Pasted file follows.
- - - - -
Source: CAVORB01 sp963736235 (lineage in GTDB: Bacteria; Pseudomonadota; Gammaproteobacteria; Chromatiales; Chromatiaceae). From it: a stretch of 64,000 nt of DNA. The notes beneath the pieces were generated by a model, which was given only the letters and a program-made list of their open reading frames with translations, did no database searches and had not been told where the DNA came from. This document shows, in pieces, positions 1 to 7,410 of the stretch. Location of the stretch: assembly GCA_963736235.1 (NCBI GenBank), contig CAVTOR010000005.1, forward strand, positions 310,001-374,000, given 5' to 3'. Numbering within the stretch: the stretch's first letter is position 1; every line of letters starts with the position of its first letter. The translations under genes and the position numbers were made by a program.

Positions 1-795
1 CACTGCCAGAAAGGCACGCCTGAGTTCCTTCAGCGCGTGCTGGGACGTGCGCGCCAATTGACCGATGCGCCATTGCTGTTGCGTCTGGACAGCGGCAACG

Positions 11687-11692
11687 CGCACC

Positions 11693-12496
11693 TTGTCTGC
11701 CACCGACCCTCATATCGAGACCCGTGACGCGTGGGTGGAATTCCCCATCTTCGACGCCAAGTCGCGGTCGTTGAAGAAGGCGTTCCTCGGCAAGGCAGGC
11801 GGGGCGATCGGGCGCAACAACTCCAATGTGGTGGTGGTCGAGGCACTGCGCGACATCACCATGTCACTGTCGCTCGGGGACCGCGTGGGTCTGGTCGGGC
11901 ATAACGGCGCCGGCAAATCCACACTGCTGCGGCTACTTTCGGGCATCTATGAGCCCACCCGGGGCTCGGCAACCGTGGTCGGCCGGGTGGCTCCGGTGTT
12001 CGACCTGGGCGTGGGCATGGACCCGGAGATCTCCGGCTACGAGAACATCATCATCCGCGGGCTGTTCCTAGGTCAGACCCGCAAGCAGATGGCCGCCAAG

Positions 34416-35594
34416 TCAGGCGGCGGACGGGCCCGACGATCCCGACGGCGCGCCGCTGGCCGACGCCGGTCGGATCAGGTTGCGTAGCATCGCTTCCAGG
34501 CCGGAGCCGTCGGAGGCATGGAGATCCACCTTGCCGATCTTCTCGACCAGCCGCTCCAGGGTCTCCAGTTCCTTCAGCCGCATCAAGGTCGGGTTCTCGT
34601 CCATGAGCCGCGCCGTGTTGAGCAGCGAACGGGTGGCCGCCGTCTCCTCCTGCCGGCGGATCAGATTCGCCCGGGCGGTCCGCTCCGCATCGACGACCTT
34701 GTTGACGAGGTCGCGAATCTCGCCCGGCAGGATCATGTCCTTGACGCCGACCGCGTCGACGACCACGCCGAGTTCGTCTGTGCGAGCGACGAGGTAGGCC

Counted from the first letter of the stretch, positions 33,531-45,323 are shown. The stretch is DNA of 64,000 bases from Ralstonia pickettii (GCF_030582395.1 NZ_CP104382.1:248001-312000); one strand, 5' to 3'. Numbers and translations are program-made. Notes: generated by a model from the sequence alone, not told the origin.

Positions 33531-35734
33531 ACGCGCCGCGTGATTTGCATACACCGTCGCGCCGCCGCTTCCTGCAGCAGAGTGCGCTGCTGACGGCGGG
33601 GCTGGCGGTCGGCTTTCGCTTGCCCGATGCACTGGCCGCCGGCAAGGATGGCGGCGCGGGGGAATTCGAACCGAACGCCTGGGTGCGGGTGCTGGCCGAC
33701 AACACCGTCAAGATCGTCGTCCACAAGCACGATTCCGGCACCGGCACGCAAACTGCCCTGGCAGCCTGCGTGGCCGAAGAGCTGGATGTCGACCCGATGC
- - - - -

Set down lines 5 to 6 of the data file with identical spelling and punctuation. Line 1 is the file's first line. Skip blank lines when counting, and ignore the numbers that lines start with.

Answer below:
11687 CGCACC

Positions 11693-12496